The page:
C9 - Red and Rose Winemaking Flashcards Preview

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Flashcards in C9 - Red and Rose Winemaking Deck (148)
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1

The vast majority of fruit used in red winemaking is...and...

Destemmed
Crushed

2

What do some red winemakers do after crushing?

Leave the grapes to macerate for a period of a low temperature

3

What is the name of the process of cool maceration of red grapes after crushing?

Cold maceration/cold soaking

4

What is the purpose of cold soaking?

To extract colour and flavour compounds as tannins are more soluble in alcohol, therefore not readily extracted during fermentation

5

Between what temperatures does red wine fermentation usually occur?

20C - 32C (depending on style)

6

Why are the temperatures of fermentation higher for red wine than for white?

It's necessary to aid extraction of colour, flavour and tannin

7

Beyond what temperature should red wine fermentation not go? Why?

35C
This may kill the yeast

8

How may a red winemaker influence the amounts of colour, flavour and tannin extracted during fermentation?

By precisely controlling temperature

9

Describe how tannin levels may be reduced in red wines

By reducing the temperature near the end of fermentation

10

What will happen to a fermenting red wine if left to itself?

A thick mass of pulp and skins will form on its surface

11

What is the mass of pulp and skins called, that forms on a fermenting red wine?

The cap

12

What will be the result if the cap is left to float on a wine?

Little colour, flavour or tannin will be extracted from it

13

How may the problem of the cap be managed?

Using cap management techniques

14

How may cap management techniques be used to control levels of extraction?

By altering the duration of each technique
By altering the number of times they are practiced each day

15

What is the traditional method of punching down?

The cap would be punched down by hand with paddles on the end of sticks

16

What was the big problem with the traditional method of punching-down?

There was a danger for the workers of CO2 intoxication

17

Why is the danger of manual punching-down not really a problem anymore?

The same effect can now be achieved with mechanical paddles

18

Which cap management technique is particularly effective at extracting colour and tannin?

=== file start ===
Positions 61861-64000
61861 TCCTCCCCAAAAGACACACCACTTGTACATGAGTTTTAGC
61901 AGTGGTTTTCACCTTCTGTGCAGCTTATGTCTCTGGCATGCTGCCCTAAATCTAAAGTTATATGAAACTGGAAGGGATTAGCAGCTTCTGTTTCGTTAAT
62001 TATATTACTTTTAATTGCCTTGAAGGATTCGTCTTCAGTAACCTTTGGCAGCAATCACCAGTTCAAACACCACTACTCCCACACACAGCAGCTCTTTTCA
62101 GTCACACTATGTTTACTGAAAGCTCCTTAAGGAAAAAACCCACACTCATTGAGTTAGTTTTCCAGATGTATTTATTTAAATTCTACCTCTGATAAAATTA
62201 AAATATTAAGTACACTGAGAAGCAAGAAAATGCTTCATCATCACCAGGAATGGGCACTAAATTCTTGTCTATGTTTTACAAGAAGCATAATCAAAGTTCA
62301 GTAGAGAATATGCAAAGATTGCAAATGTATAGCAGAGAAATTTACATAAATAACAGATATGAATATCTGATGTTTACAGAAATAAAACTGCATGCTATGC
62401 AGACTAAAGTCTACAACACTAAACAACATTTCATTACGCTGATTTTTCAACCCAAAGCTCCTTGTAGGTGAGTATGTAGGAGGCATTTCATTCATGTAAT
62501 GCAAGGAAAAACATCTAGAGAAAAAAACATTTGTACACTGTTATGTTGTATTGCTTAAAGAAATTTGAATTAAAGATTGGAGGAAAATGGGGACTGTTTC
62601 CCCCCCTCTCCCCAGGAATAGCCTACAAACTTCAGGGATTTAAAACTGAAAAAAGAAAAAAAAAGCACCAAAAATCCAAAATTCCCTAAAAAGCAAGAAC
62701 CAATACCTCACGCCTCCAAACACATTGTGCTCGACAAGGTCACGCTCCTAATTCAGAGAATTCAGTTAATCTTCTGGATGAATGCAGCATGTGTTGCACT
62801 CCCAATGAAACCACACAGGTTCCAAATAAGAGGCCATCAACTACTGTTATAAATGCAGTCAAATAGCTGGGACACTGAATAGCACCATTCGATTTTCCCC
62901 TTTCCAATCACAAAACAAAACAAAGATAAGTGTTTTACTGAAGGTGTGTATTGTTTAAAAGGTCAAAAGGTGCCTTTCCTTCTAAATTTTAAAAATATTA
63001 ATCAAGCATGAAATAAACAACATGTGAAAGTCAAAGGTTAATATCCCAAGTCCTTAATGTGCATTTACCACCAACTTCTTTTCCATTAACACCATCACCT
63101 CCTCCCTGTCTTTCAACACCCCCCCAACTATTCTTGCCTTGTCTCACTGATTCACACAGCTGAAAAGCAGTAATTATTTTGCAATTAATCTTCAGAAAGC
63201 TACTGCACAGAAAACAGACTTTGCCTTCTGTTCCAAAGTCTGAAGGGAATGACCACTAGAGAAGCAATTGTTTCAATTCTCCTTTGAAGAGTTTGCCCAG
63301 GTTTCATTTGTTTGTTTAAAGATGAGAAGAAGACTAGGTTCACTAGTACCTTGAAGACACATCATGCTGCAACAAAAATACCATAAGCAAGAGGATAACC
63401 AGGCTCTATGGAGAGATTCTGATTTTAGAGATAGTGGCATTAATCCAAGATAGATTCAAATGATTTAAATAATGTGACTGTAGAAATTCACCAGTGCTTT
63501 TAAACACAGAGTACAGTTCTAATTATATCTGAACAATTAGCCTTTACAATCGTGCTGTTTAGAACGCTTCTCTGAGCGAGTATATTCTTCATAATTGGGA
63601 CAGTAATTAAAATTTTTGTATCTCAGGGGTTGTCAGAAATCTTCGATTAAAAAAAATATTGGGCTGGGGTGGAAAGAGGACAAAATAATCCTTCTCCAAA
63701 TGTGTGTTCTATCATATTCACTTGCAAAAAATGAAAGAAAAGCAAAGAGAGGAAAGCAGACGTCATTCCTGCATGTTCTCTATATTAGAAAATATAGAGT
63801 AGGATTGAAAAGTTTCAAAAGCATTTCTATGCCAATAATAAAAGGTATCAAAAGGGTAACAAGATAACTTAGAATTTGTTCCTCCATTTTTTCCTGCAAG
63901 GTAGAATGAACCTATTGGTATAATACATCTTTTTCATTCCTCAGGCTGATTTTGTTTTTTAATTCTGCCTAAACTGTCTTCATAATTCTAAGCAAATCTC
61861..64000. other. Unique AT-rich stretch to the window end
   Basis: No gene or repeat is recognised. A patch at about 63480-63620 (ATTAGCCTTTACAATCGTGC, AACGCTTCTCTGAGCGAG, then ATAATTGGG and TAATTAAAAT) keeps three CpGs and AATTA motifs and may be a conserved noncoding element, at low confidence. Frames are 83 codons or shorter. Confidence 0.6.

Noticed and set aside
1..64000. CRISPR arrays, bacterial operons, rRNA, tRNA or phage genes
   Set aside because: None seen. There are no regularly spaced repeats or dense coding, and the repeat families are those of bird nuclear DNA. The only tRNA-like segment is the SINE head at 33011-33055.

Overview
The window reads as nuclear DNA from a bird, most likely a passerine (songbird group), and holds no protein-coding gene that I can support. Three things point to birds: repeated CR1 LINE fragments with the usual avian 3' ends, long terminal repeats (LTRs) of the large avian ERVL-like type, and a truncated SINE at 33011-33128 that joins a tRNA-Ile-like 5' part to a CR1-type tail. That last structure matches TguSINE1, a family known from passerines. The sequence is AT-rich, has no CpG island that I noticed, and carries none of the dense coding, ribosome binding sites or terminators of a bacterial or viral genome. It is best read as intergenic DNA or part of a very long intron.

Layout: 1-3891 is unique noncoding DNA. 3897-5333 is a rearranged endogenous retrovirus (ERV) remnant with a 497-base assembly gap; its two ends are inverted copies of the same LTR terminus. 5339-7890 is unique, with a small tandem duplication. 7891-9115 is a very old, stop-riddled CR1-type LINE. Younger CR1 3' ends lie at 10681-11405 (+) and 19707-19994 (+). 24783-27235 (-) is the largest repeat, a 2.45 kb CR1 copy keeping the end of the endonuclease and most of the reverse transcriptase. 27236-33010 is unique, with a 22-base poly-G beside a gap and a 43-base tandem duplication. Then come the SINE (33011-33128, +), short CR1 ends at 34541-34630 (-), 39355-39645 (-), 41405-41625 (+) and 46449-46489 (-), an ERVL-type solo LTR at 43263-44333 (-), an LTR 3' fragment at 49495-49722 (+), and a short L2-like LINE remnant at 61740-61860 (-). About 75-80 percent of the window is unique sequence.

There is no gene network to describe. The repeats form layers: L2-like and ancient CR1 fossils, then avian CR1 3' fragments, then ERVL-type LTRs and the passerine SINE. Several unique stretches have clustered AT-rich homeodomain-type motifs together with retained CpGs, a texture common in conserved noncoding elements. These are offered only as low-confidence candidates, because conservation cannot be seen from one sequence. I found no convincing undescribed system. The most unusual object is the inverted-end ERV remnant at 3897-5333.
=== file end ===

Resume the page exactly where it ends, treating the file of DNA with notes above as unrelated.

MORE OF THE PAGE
Punching down

19

What is the potential problem when punching down, mechanical or otherwise? When is it most important to consider this/why?

It can be too effective at extracting colour and tannin
At the end of fermentation
Tannins are more easily extracted at this point

20

What is pumping over?

It involved drawing off juice from the bottom of the vat and pumping it onto the top of the fermenting wine

21

What is pumping over particularly good at?

It is a good way of oxygenating the juice and dissipating heat

22

Describe Rack and Return

The fermenting juice is drained from the vessel into another one, leaving the cap behind
The juice is then pumped back over the cap

23

What is the big disadvantage of Rack and Return? How is this managed?

It can be very extractive
It is only performed once or twice during a fermentation

24

What is Rack and Return particularly good at?

Dissipating heat

25

Describe Rotary Fermentation

Fermentation takes place in rotating horizontal tanks

26

What is the intention of Rotary Fermentation?

To keep the juice in constant contact with the skins

27

What effect does cap management techniques have on the fermentation vessel that's chosen?

They are usually large and open-topped

28

What kind of vessel should NOT be used for fermenting red wines? Why?

Oak
It would be almost impossible to maintain sufficient contact between the skins and the juice

29

What is the main aim of post-fermentation maceration?

To extract further tannin

30

Some winemakers have found that...can create a smoother tannin structure

Extended periods of post-fermentation maceration